Lenten traditions?

(Phil) #1

Being a member of a non-liturgical denomination, nothing is mentioned of Lent in our church, but I still like to participate in some way as it is a meaningful tradition. Marti Gras on the other hand seems to have a few celebrants. :wink:
How do you guys approach Marti Gras and Lent?

(Mervin Bitikofer) #2

Many of those in my own little church like to think of ourselves (or even Mennonites generally) as recovering some of the liturgical practice that we’ve historically run away from back when protestants were busy running away from each other and especially from those more “high-churchy” Lutherans and Catholics. But now we’ve come to see the value in such disciplines (not for salvation, of course - lest I attract the inquisitorial attentions of the doctrinal police in neighboring threads), but merely for good practices to help us grow in our lives of faith.

Secular society and many protestant denominations (my own included) have a history of poo-pooing all rote prayer or recitation as being non-spiritual, non-authentic, etc. But then rather disingenuously, secular society has been happy to fill that void for us with all manner of the trashiest things you could imagine (how many commercial jingles are rattling around in your brain for instant recall?) I think your examples of Marti Gras and Lent are perfect examples of this. We’ve given the devil all the liturgy. And that forms new habits in your brain that corporate money grubbers have been happy to exploit in us for decades now. I see lent as a more active extension of verbal liturgy - an “active-life-liturgy” if you will. I think I’m also influenced in this by Richard Foster’s “Celebration of Discipline” from many years ago.

[It is much easier to make sober reflection on the accumulated historical wisdoms of older church institutions once we get past our historical flight from them. So I do look with considerable respect to my Lutheran and Catholic brothers and sisters in Christ.]

(Christy Hemphill) #3

I make pancakes for dinner on Mardi Gras. I guess it is an old European tradition to get rich foods like eggs and cream out of the house for Lent. I usually make beignets for breakfast in honor of my husband’s New Orleans roots, but I didn’t this year because all my kids are away at camp. I have a banner I put up by our dining room table that says “Lent: We remember Jesus’ sacrifice.” It has different attachments for Ash Wednesday, Palm Sunday, Maundy Thursday, Good Friday, and Holy Saturday. I usually do Ash Wednesday devotionals with the kids with the ashes on the forehead.

For Holy Week we do a family foot-washing thing on Thursday, and on Good Friday we do some kind of song time and devotional if we aren’t in a place that has a service we can go to (which is usually). We put nails tied in black ribbon by everyone’s place at the table and I put out a crown of thorns around a little cross that we drape in black from Good Friday until Easter morning.

(RiderOnTheClouds) #4

Do Americans have pancake day?

(Phil) #5

Hum, pancakes for dinner sounds good!

(Laura) #6

Whoa, that just triggered a memory from my childhood in the UK. I think we tend to call it “Fat Tuesday” over here, but I’d never thought to connect the two days until now.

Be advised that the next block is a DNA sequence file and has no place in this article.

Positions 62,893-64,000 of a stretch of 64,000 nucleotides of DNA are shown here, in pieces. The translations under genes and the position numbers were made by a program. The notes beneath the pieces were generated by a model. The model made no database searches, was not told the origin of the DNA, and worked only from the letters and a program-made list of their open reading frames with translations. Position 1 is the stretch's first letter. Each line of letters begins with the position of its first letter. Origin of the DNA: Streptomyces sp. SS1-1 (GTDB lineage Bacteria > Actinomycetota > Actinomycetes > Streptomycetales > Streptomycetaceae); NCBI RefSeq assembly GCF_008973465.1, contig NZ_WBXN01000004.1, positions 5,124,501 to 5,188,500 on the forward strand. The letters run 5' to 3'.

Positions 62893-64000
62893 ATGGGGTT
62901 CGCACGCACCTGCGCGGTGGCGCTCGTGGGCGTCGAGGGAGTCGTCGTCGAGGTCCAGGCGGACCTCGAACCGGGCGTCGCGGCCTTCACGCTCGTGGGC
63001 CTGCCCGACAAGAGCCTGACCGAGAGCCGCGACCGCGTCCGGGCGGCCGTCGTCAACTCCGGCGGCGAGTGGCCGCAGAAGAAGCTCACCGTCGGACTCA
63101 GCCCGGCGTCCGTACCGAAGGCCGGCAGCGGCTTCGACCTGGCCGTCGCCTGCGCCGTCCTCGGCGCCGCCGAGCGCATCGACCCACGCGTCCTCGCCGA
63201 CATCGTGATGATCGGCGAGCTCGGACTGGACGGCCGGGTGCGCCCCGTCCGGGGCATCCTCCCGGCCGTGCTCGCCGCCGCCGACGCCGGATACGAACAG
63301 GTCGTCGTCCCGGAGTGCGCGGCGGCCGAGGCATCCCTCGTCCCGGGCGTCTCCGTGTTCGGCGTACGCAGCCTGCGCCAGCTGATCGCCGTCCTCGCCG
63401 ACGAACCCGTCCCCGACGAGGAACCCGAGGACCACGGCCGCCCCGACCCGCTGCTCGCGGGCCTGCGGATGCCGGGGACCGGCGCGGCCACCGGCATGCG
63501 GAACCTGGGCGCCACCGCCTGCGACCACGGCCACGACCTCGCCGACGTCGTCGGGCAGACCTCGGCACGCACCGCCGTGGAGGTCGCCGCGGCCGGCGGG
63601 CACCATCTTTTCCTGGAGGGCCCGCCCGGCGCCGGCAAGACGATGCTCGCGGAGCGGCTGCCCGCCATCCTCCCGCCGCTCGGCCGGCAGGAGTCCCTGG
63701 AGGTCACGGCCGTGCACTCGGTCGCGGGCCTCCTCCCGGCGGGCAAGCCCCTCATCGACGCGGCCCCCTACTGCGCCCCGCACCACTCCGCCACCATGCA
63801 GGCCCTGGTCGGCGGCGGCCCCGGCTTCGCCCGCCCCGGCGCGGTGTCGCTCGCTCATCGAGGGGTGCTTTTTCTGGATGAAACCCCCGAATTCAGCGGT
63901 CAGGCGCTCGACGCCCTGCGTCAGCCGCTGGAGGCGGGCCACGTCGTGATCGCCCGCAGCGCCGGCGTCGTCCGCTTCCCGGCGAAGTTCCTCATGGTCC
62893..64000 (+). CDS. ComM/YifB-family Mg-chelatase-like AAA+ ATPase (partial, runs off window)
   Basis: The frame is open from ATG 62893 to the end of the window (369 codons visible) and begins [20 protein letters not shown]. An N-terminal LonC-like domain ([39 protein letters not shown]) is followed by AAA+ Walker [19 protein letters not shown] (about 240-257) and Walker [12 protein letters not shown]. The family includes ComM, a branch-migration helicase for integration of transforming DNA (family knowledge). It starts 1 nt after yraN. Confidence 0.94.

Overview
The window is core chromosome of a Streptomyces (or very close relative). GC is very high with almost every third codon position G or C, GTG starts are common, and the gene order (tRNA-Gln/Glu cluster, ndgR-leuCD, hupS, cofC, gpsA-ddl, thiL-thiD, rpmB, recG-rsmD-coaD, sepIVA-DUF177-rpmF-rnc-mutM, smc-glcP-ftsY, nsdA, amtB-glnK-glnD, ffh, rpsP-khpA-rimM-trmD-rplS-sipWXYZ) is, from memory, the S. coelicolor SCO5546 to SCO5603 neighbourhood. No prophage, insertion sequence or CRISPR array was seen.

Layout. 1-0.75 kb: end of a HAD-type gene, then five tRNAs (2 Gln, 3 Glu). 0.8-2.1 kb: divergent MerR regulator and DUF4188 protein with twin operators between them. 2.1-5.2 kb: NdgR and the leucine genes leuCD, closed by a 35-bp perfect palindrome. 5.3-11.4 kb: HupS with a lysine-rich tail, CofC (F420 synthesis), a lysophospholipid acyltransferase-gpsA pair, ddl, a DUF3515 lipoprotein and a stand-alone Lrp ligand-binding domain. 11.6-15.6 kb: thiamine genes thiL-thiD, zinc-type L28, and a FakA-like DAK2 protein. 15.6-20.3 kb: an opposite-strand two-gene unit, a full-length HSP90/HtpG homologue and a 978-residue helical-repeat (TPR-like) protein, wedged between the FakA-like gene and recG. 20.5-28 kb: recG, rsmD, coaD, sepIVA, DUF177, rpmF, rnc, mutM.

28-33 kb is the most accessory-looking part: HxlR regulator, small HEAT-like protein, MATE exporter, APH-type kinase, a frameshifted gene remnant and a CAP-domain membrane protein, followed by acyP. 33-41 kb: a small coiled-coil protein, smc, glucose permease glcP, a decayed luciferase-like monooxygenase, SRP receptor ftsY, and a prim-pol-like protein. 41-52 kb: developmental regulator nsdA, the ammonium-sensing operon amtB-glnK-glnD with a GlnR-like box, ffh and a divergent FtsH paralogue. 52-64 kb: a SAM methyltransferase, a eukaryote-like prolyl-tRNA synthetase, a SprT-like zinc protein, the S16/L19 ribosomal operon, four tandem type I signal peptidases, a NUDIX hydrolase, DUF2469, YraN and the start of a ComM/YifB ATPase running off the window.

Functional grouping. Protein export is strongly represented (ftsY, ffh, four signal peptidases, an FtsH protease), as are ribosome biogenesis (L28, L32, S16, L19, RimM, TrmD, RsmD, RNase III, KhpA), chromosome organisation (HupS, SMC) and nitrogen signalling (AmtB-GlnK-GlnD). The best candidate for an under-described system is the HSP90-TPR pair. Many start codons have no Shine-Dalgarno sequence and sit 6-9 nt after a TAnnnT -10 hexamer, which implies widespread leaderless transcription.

(Phil) #7

Pancake day sounds fun!


In the Lutheran tradition the penitential season of Lent begins with Ash Wednesday. Many parishes will include the imposition of ashes - I do in the parish I serve. Many parishes have pancake supper on the Tuesday before…Mardi Graz (Fat Tuesday) historically connected to getting the house ready for the Lenten fast from meat and dairy.

Lutheran typically will encourage observing the three disciplines of Lent (and historically Advent as well): 1. Fasting. 2. Increased time in prayer and the Word (often observed by special midweek Lenten Services). 3. Almsgiving.

Among contemporary Lutherans it is common to “give something up for Lent.” A food, activity, etc. The idea is to train one self in self discipline and self denial.

In Lutheran circles such disciplines are not required and are viewed as optional - as one sees fit for their own personal piety.

(Phil) #9

Thank you for the information. I was reading one pastor’s story of visiting a newborn in the hospital, and on request of the parents included the baby in the imposition of the ashes. Beautiful reminder of how we are from dust and to dust we return.

(Quinn) #10

As a person who was raised Methodist but is now Pentecostal-Charismatic (though I would still consider myself of Wesleyan-Methodist theology, I consider myself Pentecostal-Charismatic when it comes to spiritual gifts and the idea of the Baptism of the Holy Spirit and the Word of Faith, but asides from that I don’t really lean far into Pentecostalism such as their view of the Sacraments as I hold a Methodist view of them still but without the idea of infant baptism and I also disagree with Futurism and Dispensationalism as many Pentecostals hold to) Lent (most importantly Ash Wednesday) was a great time to examine oneself and recommit ourselves to Christ. Some of us would give up small things like sweets or soda while some when crazy as one dude who gave up cold showers. Some UMC churches would celebrate Madi Graz. We mainly saw Lent as the foreshadow to Holy Week which was the big show form Palm Sunday to Mundey Thursday, Good Friday and Easter Sunday of them all.

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(Phil) #13

Here is a little devotion from our Catholic brethren: